People who think this is good aren't really thinking. You are not taxing the wealthy, you are taxing the upper middle class. And if you start taxing the wealthy more, they'll just move, and take their money and the jobs they create with them.

The example is the Saskatchewan economy - the resources were always there. Once the government changed to a more tax friendly regime, the corporations moved in and everyone benefited, right down to the people who use social programs because there was simply more money in the kitty.

This is a hare-brained, lame attempt to gain populist vote and stay in power. Glad to see it rejected. I won't feel sorry for Kathleen when the door hits her in the ***** . Good riddance to the Liberals.
Deal Addict
Nov 24, 2004
3786 posts
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Toronto
florch wrote:
May 2nd, 2014 2:45 pm
You are not taxing the wealthy, you are taxing the upper middle class. And if you start taxing the wealthy more, they'll just move, and take their money and the jobs they create with them.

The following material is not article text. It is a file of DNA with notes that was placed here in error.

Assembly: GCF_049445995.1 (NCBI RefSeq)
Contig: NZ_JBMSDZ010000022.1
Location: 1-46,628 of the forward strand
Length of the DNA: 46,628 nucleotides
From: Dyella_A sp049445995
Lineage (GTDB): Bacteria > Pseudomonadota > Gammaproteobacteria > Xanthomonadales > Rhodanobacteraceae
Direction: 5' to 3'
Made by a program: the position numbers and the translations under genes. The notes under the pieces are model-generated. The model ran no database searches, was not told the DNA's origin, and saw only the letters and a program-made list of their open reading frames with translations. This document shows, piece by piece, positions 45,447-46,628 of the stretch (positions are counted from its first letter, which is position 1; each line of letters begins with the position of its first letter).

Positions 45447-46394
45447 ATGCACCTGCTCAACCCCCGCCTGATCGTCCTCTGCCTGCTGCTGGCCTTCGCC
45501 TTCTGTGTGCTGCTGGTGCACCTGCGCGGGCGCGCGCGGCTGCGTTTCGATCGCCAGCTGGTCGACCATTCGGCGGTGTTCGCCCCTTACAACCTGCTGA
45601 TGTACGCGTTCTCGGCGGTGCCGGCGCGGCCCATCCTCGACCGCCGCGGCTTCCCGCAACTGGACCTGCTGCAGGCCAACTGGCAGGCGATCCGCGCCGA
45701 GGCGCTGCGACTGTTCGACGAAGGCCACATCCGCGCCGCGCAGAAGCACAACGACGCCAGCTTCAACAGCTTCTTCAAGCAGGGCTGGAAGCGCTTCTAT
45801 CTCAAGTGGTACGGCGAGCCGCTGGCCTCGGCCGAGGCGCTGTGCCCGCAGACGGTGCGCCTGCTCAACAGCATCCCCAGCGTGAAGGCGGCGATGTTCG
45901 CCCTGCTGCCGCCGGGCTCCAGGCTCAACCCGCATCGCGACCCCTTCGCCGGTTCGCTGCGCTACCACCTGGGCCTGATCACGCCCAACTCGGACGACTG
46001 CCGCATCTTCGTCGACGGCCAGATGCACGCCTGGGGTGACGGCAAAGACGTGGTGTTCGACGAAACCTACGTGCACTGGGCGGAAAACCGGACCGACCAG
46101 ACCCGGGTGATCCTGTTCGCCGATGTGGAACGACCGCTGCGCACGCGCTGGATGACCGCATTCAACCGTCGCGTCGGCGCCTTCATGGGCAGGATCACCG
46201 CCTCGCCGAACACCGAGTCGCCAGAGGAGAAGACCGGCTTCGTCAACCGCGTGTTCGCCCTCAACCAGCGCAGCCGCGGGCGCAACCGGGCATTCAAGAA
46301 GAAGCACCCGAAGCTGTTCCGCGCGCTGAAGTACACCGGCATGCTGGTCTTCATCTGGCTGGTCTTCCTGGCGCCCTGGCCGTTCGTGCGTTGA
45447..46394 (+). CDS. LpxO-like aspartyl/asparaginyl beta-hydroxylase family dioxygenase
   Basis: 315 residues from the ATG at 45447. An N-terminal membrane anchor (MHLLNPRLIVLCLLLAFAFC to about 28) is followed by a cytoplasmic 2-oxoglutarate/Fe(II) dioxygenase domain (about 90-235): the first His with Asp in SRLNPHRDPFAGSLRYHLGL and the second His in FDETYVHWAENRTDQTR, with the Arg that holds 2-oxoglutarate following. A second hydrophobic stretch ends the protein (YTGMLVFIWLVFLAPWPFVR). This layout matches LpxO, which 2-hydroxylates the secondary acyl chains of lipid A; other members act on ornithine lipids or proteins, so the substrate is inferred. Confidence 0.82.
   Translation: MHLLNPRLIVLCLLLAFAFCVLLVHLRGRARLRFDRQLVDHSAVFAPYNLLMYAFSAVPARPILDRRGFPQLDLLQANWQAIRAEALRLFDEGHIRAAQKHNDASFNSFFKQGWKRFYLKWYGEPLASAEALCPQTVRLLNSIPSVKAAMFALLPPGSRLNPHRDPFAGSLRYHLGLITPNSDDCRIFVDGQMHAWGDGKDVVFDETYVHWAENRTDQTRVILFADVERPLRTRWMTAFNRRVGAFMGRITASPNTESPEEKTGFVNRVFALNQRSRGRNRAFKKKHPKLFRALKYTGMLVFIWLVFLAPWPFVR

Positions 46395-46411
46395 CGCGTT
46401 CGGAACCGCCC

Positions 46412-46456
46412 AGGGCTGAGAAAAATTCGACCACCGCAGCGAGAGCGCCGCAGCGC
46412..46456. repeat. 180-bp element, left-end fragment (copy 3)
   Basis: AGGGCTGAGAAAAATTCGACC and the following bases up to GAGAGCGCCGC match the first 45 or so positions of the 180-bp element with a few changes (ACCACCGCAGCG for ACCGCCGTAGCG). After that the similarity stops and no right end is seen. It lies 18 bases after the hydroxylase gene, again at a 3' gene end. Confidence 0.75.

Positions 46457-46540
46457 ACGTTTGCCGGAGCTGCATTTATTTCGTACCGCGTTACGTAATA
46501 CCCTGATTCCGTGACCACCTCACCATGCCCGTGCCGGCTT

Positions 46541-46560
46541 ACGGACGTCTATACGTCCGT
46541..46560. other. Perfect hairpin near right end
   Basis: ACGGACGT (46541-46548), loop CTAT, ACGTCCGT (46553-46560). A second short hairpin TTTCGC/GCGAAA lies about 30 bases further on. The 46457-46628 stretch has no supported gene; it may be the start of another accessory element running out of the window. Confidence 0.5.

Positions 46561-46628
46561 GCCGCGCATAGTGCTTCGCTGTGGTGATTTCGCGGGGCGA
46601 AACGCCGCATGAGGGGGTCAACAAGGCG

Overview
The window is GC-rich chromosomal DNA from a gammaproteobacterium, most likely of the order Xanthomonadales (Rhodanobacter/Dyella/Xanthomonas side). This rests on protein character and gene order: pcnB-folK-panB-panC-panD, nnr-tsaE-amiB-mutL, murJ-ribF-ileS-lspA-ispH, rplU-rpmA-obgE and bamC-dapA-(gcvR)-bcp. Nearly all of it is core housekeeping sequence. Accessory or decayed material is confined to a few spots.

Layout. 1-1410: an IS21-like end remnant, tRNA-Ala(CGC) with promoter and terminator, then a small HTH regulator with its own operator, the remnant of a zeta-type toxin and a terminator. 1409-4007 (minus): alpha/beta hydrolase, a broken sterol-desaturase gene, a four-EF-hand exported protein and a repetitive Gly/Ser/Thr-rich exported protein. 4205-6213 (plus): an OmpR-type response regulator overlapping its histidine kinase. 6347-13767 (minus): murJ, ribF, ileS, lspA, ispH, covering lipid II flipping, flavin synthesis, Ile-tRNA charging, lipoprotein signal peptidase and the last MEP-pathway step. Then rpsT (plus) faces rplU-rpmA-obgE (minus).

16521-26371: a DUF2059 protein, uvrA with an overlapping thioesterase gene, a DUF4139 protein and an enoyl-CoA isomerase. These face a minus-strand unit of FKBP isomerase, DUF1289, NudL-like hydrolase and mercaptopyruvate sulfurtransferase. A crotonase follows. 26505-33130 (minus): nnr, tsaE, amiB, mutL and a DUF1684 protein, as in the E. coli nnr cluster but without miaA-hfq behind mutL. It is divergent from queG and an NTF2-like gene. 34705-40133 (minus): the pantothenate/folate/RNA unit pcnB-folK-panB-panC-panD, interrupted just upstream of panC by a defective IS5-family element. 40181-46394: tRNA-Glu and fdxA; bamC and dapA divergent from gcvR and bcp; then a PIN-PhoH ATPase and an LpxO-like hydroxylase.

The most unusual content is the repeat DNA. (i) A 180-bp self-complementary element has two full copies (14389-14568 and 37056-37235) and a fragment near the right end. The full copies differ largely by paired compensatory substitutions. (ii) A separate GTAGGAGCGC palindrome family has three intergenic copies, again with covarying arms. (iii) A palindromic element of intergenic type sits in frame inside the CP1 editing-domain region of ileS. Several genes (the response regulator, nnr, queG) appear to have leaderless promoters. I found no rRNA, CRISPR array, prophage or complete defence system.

Is this actually the case? That argument gets made over and over again, but from what I have read, there is little actual evidence that moderate tax increases cause people to move away in large numbers or that they stifle economic growth, except perhaps in extreme cases (very high net worth individuals using tax havens etc.)
The example is the Saskatchewan economy - the resources were always there. Once the government changed to a more tax friendly regime, the corporations moved in and everyone benefited, right down to the people who use social programs because there was simply more money in the kitty.
Here you seem to be mixing corporate and individual taxes. Also, even if the resources were always there, global resource prices fluctuate and can have an enormous effect on corporate activity.
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Feb 1, 2005
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florch wrote: